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    1. I agree with Doc March's assessment on hindrances and this concept of "balance."

      The only anecdotal story I can add is that most of the players I have gamed with wouldn't waste high stats on a Paladin. Kay played a Thief, Druid and Assassin in that order before she rolled high enough stats for a Paladin. She immediately chose a Ranger.

      She didn't want to worry about what she could and could not loot, tithes and service to the church, and so forth.

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  4. Make a bad paladin wrestle an invisible angel every time he screws up.

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    1. Is that not the whole point with the Aleax?

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    2. Is that not the whole point with the Aleax?

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  5. I think a "siloing" approach works best when designing classes. Balance the combat options for each class. Build roleplaying "restriction" on top of that. It is difficult to balance alignment restrictions with combat / powers options.

    IF there is a way to do it though, in my own mind, for the Paladin I would make the roleplay "restriction" into the MEANS by which they access certain Paladin abilities.

    For examples:

    Their Aura of Courage extends only to non-Evil allies (replaces "adventure with only Good-aligned").

    They regain their Spells not by resting, but by Tithing to a church, holy site or other humanitarian cause ("not accumulate wealther.").

    Whenever they break a promise they lose their permanent Protection from Evil until they Tithe.

    Etc.

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  6. Call be a bad DM, but I also forget about rp hindrances. I've got enough with running the game to play close attention to whether or not a player is adhering to non-mechanic hindrances. Sure I can catch the big ones (so, your paladin just killed a bunch of orphans) but I miss a lot of the little stuff.

    Also, a good role-player can circumvent hindrances, "but those orphans were going to grow up to be evil."

    Also, its not a hindrance unless it comes into play. If I run nothing but encounters against evil orcs then only being able to slay evil creatures is not really a hindrance. Of course, as a good DM I will go out of my way to make sure to put a player into a situation where their hindrance becomes a factor...but then I'm being railroady.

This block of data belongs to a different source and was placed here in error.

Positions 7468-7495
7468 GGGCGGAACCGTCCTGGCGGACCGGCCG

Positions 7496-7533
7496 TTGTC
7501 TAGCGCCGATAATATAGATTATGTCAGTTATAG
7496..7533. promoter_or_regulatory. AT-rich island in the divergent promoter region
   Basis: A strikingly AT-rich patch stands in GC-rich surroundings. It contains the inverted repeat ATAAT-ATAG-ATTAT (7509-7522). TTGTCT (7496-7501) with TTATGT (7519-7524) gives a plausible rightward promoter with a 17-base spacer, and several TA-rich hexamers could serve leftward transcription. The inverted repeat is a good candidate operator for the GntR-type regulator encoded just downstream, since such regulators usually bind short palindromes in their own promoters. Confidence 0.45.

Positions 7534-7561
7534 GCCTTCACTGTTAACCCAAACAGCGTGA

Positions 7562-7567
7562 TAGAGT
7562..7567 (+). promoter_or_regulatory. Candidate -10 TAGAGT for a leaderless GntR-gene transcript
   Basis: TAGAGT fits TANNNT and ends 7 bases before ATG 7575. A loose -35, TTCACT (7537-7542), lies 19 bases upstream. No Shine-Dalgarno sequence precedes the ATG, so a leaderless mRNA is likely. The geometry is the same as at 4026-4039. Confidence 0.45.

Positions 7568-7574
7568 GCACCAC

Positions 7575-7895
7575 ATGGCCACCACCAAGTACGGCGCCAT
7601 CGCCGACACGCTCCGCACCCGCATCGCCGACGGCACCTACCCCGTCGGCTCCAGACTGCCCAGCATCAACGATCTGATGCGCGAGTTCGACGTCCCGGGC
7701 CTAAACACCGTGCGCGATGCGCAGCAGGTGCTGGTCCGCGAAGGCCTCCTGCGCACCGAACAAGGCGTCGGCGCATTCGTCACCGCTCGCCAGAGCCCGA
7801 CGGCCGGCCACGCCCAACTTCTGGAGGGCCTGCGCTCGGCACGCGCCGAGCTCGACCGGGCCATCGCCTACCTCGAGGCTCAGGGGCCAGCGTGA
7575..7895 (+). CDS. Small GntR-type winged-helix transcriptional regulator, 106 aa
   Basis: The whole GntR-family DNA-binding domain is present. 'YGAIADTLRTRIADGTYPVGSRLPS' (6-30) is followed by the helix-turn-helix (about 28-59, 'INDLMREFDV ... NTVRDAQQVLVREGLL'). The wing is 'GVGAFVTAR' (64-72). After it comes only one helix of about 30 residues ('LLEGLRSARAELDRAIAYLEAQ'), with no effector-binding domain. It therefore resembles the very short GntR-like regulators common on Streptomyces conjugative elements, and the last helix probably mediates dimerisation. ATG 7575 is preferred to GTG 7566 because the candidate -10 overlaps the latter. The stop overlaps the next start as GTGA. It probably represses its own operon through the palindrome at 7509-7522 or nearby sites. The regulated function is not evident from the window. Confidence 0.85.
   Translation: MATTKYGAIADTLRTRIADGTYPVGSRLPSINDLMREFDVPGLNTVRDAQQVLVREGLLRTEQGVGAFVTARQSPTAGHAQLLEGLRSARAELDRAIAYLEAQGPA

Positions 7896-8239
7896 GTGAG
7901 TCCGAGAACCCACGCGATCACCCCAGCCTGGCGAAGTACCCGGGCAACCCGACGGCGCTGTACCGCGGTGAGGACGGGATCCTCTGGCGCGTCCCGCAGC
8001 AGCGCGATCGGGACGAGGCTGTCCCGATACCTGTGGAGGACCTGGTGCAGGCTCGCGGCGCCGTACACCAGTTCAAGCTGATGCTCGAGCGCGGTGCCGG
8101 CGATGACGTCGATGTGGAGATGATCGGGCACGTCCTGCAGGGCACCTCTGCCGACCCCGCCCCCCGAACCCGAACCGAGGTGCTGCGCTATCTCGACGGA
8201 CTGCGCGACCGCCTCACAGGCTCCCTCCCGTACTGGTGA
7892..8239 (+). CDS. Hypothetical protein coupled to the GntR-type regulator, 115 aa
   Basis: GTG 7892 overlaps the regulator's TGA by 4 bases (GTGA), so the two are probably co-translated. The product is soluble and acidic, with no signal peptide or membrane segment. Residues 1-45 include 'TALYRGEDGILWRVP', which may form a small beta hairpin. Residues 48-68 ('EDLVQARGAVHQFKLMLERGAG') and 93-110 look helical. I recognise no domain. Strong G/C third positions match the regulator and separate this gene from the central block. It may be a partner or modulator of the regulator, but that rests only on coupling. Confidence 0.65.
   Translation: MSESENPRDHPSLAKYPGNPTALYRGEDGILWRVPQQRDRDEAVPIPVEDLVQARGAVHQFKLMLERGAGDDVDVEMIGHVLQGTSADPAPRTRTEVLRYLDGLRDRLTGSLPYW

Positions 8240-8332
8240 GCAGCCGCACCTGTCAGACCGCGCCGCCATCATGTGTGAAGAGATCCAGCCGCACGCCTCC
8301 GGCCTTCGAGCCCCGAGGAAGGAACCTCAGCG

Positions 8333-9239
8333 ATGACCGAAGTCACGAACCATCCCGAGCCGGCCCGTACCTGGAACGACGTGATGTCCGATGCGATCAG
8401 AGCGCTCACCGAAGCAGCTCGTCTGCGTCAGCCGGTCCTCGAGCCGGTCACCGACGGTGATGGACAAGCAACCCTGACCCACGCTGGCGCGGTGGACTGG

Non-mechanic hindrances are not hindrances.

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  7. Oh go on-allow Paladins. Just use the phrase "You can try and play a Paladin."

    The first time the player is all "Hey! I'm going to check over here while you 'talk' to the prisoner." Take away his/her powers. Just don't tell them.

    "No. You don't detect anything evil."
    "Wade through that sewer? Yes, immunity to disease would protect you."
    "Aww. You fail to turn the undead. But they are clearly evil-Protection from Evil should help. Oh. Gosh. It didn't. Maybe they are Extra-Evil. Do you have protection from Extra-Evil?"

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  8. There are roleplaying hindrances and then are roleplaying hindrances. The ones that work flow out of how you present your setting and campaign. The one that don't are like other ideas that look good on paper, continued because of tradition, etc, etc.

    In short the good roleplaying hindrances are the ones that reflect how your setting and campaign actually works. The same for the power balance of the classes. If yours is a world where clerics are dominant and the class mechanics reflect that then there not an issue. PC Clerics will be the most capable members of the party just as the NPCs are. If they are not and your chosen rules still have cleric as the most capable class then you will have problems that will eventually need to be dealt with.

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  9. I agree with Doc March; if a player is allowed to "forget" a role-playing hindrance, that is the GM's fault, not the game's. It isn't that the balance mechanism doesn't work. It is that you don't use. This doesn't change because the balance is role-playing rather than mechanical.

    In DCC, clerics gain disapproval through sinful use of divine power. Wizards may invoke patron, but then they owe their patrons a favour. If the judge doesn't make sure that these costs balance the benefits gained, it isn't the fault of the system. If the judge does use the rules as presented, then the role-playing is as important as the rolls. It is incumbent upon the judge to make sure that the cleric knows he is subservient to a god, and to remind the wizard that her patron has its own goals (which may or may not coincide with the wizard's). And it works.